A new history of Korean relations

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A new history of Korean relations

This year’s August was particularly long and hot. The military tension between South and North Koreas made it more exhausting. Now that it’s September, it is getting cooler. Fall is here finally, and the cool, autumn breeze is blowing between two Koreas. After the dramatic resolution of the high-level talks on Aug. 25, the working-level meeting on family reunions is scheduled for Sept. 7 at Panmunjom. After Seoul proposed a meeting on Aug. 28, Pyongyang agreed the next day. Mao Zedong said enemies become friends when they grow tired of fighting. Hopefully, Seoul and Pyongyang will become friends this time.

If we were to become friends, we need to be careful from the beginning. Lights are followed by shadows, and we may be faced with obstacles and oppositions. Just as an opportunity comes after a crisis, a crisis may follow the opportunity. We’ve had enough celebration for the successful high-level talks, so let’s prepare thoroughly.

The division of the Korean Peninsula is a product of the Cold War. In order to overcome the division and accomplish reunification, we need to end the Cold War and pursue peace. And we need the support and cooperation of neighbors. When we create conditions where peace and reunification benefit the national interests of the neighbors, we can secure their support and cooperation.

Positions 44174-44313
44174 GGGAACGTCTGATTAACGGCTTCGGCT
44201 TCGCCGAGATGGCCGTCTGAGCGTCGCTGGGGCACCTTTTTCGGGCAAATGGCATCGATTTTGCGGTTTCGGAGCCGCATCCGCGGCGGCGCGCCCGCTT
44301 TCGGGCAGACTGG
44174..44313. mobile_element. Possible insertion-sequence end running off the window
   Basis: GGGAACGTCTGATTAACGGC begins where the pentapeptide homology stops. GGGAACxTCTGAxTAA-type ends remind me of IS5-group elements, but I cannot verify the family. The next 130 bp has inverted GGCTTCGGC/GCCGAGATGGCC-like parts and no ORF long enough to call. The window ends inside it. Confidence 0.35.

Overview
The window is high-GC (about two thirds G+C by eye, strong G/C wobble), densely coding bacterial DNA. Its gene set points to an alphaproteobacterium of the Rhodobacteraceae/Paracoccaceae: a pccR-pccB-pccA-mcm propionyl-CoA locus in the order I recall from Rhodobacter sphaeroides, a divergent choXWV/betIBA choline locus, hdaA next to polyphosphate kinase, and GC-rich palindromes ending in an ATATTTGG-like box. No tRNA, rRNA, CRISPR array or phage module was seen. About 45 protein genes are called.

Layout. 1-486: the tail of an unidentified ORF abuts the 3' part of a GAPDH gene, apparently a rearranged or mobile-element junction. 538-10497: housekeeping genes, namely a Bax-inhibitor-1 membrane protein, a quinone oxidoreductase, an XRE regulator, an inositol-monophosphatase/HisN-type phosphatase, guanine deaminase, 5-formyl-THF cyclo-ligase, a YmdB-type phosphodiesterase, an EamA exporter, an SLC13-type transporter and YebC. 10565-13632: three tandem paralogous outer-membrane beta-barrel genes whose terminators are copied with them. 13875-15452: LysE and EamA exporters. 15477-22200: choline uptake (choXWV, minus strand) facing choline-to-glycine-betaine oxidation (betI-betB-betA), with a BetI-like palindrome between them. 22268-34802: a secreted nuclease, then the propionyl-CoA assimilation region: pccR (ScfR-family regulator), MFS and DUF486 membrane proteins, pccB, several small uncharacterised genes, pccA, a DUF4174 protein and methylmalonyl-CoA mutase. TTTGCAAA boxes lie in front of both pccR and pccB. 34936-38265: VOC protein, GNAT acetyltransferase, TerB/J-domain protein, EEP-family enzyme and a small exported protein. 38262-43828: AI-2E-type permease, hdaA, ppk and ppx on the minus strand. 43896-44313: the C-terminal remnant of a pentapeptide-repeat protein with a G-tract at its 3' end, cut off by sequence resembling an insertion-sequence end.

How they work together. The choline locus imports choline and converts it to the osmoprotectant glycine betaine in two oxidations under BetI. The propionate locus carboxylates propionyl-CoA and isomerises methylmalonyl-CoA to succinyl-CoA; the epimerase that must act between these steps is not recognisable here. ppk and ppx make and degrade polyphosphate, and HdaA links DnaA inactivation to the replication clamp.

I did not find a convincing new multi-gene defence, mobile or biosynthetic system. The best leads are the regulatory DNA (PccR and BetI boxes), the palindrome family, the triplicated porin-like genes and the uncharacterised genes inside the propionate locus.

While U.S. President Barack Obama’s North Korean policy is called “strategic patience,” it is more like “negligence after disappointment.” After Obama made the first agreement with the North on Feb. 29, 2012, North Korea launched a long-range missile on April 13. The agreement was discarded, and U.S.-North relations have cooled down.

The same goes for China. A month before Chinese President Xi Jinping was elected, North Korea conducted its third nuclear test. The timing was especially bad since it was during China’s biggest holiday, the Spring Festival. Then Beijing-Pyongyang relations became awkward. Using the opportunity, Japan and Russia worked hard to take North Korea’s hand. Japan sent a special envoy to Pyongyang in 2013 and tried to improve relations through the Stockholm Agreement last year. On April 27, Russia signed an agreement on economic trade and technological cooperation. The international community moves according to national interests.

Therefore, Korea needs to propose policy alternatives first and seek support and cooperation from neighbors. Peace and reunification will not come from outside entities. Chief of the National Security Office Kim Kwan-jin and Unification Minister Hong Yong-pyo, the South Korean delegates in the contact, should meet with government officials and the Korean Peninsula experts from the United States, China, Japan and Russia to explain the details of the contact and seek their understanding and support. Italian philosopher Giambattista Vico (1668-1744) said that God created the world, but history is made by men. The time has come to write a new history of inter-Korean relations. It is the destiny given to Kim and Hong.

The author is a researcher at the Unification Research Institute, JoongAng Ilbo.

JoongAng Ilbo, Aug. 31, Page 30


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